DNA May Soon be Used for Storage
Researchers at a UK-based bioinformatics school have stored .mp3 and text files in DNA material that they claim can last 10,000 years.
Thu, January 24, 2013
Computerworld — Researchers have created a way to store data in the form of DNA, which can last for tens of thousands of years.
The encoding method makes it possible to store at least 100 million hours of high-definition video in about a cup of DNA, the researchers said in a paper published in the journal Nature this week.
The researchers, from UK-based EMBL-European Bioinformatics Institute (EMBL-EBI), claimed to have stored encoded versions of an .mp3 of Martin Luther King's "I Have a Dream" speech, along with a .jpg photo of EMBL-EBI and several text files.
"We already know that DNA is a robust way to store information because we can extract it from wooly mammoth bones, which date back tens of thousands of years, and make sense of it," Nick Goldman, co-author of the study at EMBL-EBI, said in a statement. "It's also incredibly small, dense and does not need any power for storage, so shipping and keeping it is easy."
Reading DNA is fairly straightforward, but writing it has been a major hurdle. There are two challenges: First, using current methods, it is only possible to manufacture DNA in short strings. Secondly, both writing and reading DNA are prone to errors, particularly when the same DNA letter is repeated.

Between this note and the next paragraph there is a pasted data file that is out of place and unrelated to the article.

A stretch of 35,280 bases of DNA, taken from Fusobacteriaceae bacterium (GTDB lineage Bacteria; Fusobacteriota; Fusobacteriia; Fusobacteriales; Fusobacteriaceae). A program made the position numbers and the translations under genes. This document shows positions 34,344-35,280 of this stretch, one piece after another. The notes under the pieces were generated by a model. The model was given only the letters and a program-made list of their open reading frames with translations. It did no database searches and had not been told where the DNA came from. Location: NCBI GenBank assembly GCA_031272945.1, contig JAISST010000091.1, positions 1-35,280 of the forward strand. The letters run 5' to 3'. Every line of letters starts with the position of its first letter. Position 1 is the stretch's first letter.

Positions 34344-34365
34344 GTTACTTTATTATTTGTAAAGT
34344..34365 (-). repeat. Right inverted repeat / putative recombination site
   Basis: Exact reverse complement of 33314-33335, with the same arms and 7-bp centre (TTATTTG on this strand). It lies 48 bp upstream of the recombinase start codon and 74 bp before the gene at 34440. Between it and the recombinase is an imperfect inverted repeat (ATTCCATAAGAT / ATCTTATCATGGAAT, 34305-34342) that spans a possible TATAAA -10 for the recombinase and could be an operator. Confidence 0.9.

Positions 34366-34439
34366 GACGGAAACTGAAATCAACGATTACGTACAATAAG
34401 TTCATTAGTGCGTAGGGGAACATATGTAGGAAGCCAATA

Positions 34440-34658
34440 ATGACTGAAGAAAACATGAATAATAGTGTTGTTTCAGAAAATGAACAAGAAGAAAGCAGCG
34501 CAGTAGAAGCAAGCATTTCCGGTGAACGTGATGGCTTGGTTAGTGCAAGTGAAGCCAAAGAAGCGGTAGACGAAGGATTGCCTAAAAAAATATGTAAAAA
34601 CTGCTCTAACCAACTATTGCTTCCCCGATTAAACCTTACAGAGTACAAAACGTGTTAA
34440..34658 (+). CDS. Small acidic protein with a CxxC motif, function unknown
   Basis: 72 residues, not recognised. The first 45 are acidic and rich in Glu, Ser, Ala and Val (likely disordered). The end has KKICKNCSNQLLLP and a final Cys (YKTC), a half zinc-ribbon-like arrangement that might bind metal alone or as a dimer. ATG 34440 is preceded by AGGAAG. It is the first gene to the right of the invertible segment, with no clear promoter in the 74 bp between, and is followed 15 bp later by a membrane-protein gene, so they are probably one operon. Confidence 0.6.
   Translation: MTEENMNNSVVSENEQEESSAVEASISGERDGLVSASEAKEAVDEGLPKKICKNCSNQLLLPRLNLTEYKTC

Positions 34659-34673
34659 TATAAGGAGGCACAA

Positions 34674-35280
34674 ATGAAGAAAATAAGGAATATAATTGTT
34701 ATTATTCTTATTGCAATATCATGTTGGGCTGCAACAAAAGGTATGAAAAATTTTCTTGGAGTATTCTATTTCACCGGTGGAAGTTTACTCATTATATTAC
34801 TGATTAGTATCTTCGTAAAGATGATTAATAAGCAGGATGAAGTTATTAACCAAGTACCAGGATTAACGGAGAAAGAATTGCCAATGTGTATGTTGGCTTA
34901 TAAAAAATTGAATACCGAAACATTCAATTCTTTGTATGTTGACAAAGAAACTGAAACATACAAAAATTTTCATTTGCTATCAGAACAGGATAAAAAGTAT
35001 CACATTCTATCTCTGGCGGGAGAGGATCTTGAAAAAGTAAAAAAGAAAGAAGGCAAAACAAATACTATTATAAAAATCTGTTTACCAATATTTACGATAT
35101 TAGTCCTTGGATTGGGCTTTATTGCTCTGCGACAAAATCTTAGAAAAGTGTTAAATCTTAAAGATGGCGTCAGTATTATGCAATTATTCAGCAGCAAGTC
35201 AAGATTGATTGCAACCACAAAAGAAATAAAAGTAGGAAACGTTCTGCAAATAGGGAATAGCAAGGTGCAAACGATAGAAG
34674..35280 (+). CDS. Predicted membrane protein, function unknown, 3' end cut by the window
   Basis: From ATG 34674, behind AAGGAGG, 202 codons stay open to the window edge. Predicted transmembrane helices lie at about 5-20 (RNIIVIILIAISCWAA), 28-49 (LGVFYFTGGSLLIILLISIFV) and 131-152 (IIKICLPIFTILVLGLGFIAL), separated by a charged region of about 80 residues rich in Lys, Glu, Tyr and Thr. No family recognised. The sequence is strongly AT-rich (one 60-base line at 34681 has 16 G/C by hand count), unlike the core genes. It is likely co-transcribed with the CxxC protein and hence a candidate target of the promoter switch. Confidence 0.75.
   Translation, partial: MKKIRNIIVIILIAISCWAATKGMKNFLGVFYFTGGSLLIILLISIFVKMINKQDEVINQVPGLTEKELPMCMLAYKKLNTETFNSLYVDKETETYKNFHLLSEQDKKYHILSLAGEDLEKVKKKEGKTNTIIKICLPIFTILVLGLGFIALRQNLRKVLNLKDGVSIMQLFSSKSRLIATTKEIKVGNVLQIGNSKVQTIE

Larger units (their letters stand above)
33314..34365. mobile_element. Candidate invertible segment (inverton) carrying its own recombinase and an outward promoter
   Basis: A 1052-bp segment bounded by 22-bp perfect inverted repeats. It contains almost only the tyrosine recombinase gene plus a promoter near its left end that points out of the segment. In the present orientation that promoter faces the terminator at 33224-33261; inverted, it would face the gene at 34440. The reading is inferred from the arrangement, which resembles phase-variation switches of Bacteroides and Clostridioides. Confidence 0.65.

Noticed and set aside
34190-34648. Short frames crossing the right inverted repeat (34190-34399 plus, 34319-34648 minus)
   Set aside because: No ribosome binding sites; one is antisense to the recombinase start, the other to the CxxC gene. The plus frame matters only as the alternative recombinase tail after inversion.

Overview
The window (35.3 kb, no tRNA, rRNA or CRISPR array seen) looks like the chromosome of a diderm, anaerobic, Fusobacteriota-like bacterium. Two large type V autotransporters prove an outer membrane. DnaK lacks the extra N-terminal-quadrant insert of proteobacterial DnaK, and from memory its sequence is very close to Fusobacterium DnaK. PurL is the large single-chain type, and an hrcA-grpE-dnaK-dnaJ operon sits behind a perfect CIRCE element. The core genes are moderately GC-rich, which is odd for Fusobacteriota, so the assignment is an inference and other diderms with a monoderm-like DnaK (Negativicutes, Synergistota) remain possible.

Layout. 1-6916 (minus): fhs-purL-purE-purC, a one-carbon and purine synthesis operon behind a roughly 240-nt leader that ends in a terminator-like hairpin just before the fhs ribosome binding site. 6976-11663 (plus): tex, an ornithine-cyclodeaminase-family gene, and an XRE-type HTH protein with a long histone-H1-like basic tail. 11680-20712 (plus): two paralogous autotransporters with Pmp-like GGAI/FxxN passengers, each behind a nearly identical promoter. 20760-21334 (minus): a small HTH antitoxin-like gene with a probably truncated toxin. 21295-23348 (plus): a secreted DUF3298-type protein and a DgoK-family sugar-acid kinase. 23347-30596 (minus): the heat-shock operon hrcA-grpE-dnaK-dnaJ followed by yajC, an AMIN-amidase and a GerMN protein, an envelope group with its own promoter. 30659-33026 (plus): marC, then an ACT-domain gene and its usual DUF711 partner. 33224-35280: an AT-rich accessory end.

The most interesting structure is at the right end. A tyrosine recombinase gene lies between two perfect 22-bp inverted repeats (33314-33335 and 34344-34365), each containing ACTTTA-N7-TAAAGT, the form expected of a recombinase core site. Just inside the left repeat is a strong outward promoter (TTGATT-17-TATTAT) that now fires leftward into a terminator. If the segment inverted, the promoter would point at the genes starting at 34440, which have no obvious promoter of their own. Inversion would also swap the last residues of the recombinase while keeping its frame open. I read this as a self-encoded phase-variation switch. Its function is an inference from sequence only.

Nick and co-author Ewan Birney, associate director of EMBL-EBI, set out to create a code that overcomes both problems. The new method requires synthesizing DNA from the encoded information. EMBL-EBI worked with California-based Agilent Technologies, a maker of electronic and bio-analytical measurement instruments such as oscilloscopes and signal generators, to transmit the data and then encode it in DNA.
Agilent downloaded the files from the Web and then synthesized hundreds of thousands of pieces of DNA to represent the data. "The result looks like a tiny piece of dust," said Emily Leproust of Agilent.
Agilent then mailed the sample to EMBL-EBI, where the researchers were able to sequence the DNA and decode the files without errors.
This is not the first time DNA has been shown to be an effective method of storing data. Last fall, researchers at Harvard University demonstrated the ability to store 70 billion copies of a book in HTML form in DNA binary code.
The researchers created the binary code through DNA markers to preserve the text of the book, Regenesis: How Synthetic Biology Will Reinvent Nature and Ourselves in DNA.
The Harvard researchers stored 5.5 petabits, or 1 million gigabits, per cubic millimeter in the DNA storage medium. Because of the slow process for setting down the data, the researchers consider the DNA storage medium suitable only for data archive purposes -- for now.